Household food waste falls

Household food waste has fallen by 13%, but the UK is still throwing away £12bn of edible food.

 

 

Since 2006/07, household food waste has fallen from 8.3 million tonnes to 7.2 million tonnes a year. However, the vast amounts of edible food waste ending up in bins leaves a “big job” to be done.

 

The results were published at the Waste & Resources Action Programme’s (WRAP) annual conference where chief executive Liz Goodwin remarked on the contribution the organisation has made to help businesses and families cut waste.

 

Key themes in the conference included food waste and better recycling services for businesses, both priorities for Wrap going forward.

 

Progress among the food retailers to engage on food waste issues and support WRAP’s ‘Love Food Hate Waste’ campaign to help people waste less were highlighted by the British Retail Consortium.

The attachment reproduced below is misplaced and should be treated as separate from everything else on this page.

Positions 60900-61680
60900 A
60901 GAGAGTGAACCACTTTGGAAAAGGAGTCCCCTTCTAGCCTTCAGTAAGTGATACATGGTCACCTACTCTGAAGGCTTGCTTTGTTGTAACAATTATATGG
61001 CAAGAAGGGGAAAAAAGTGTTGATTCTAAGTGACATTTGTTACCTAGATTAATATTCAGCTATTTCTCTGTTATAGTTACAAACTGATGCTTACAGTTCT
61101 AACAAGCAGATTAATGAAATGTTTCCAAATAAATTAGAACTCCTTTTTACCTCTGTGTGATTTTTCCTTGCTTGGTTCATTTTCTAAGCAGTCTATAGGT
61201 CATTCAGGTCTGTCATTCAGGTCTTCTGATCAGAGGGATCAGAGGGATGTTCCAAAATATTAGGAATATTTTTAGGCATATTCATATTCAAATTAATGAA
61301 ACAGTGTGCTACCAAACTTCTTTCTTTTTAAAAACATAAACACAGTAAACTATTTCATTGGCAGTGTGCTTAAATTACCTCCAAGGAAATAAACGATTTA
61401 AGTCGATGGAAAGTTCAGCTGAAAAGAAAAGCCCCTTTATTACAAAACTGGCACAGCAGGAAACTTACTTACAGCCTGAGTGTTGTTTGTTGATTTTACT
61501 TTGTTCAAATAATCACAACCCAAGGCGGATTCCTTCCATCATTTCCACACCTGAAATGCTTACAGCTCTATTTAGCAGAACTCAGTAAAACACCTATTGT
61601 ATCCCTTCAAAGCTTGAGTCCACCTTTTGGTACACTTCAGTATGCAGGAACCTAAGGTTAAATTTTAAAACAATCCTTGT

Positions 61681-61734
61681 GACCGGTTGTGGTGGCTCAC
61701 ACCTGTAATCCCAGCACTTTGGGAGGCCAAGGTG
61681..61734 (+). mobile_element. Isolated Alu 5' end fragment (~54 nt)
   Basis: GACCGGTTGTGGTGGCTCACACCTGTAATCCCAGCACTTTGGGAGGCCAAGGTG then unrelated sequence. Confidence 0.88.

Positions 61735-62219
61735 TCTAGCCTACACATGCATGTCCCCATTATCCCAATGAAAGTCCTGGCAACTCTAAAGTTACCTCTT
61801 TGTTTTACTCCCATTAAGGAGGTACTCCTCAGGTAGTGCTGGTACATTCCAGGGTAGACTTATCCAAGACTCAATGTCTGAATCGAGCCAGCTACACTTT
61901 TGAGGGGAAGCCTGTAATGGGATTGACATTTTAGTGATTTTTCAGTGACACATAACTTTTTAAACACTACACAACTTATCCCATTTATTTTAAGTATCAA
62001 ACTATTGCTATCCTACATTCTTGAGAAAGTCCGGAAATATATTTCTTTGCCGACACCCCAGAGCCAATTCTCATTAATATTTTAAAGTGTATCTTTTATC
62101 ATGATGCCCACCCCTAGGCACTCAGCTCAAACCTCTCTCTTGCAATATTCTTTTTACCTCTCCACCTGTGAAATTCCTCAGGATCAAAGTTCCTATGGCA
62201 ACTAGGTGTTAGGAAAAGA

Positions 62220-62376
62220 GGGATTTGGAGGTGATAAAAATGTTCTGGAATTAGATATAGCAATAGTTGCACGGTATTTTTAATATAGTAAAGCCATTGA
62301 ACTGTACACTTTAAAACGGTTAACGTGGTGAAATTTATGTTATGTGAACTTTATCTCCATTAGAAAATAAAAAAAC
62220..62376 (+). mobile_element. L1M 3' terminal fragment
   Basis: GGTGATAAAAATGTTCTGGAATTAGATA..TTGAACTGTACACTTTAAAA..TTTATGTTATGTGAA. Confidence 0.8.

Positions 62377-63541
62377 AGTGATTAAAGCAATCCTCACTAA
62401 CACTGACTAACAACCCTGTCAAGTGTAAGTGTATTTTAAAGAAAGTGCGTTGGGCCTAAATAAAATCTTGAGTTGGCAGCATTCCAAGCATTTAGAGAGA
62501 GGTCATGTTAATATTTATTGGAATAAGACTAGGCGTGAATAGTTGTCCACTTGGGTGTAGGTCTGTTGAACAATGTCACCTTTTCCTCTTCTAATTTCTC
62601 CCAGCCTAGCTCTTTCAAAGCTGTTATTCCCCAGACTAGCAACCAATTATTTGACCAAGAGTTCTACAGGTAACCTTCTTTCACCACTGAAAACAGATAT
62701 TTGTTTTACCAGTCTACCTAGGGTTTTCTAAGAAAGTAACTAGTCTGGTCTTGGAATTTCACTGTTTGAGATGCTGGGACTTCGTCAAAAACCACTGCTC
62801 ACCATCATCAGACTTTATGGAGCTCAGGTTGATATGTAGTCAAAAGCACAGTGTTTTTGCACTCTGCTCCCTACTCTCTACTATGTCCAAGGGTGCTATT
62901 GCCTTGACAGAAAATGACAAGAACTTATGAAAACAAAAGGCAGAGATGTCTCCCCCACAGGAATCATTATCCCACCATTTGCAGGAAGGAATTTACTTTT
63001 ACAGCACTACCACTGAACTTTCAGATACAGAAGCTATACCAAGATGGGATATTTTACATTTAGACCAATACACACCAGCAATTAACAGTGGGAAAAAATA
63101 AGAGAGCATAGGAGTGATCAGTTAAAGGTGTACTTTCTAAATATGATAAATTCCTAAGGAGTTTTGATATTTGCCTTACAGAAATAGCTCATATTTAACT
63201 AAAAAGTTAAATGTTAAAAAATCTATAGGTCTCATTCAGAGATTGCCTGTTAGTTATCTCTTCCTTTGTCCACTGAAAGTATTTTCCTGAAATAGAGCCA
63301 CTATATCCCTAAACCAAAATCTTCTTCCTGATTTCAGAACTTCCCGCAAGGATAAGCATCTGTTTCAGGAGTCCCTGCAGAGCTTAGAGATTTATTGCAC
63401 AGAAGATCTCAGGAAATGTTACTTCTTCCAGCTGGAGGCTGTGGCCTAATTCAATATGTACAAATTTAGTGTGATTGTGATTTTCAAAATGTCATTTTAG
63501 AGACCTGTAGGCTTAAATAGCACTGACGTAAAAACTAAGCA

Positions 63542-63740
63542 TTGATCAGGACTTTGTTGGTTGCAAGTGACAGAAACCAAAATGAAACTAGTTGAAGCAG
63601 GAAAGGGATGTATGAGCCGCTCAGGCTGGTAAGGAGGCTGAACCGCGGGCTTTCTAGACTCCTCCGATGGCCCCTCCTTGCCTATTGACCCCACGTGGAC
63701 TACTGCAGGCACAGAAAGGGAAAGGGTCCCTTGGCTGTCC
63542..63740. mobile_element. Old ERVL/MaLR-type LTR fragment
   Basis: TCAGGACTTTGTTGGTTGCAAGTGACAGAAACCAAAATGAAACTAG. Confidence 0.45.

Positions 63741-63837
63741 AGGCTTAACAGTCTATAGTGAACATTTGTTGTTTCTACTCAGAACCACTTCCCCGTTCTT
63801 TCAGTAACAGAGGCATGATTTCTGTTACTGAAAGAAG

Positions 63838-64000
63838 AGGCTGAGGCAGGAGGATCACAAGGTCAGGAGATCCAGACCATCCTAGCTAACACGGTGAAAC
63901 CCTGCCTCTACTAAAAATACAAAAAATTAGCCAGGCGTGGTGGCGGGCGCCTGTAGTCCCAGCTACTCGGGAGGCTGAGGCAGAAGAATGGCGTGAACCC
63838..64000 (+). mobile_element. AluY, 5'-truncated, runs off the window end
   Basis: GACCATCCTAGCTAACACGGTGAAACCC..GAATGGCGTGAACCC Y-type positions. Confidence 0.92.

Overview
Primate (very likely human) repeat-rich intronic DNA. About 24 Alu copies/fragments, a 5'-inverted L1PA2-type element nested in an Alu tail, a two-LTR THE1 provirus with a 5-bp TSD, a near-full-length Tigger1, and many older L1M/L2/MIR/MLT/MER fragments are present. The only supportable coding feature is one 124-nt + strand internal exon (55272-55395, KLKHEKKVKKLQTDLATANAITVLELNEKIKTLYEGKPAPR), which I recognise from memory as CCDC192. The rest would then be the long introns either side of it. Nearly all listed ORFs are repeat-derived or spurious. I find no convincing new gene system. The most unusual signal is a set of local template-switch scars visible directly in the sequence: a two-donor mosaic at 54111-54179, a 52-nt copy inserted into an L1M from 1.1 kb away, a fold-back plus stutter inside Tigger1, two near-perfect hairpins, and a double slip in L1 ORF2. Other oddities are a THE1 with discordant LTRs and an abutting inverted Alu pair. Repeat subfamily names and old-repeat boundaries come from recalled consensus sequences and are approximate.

Next year more foodservice companies are set to get more publicly involved in delivering waste reductions. WRAP is leading discussions on a voluntary agreement for the sector.

 

Writing exclusively in October’s Foodservice Footprint, WRAP’s head of food and drink, Andy Dawe, said responsibility for the food being wasted does not sit solely on the doorsteps of UK homes.

 

“The hospitality industry has a considerable role to play too. Taking responsibility for actions through agreed targets set out in voluntary agreements has proved incredibly successful across a wide variety of industries. Any successful agreement needs the commitment of the industry itself, which is why we’re always keen for sector players to engage with us.”

 

According to WRAP, the hospitality sector produces 3.4 million tonnes of waste, of which 1.6 million tonnes is recycled, re-used or composted. That leaves almost 1.5 million tonnes, which is thrown away mainly to landfill.

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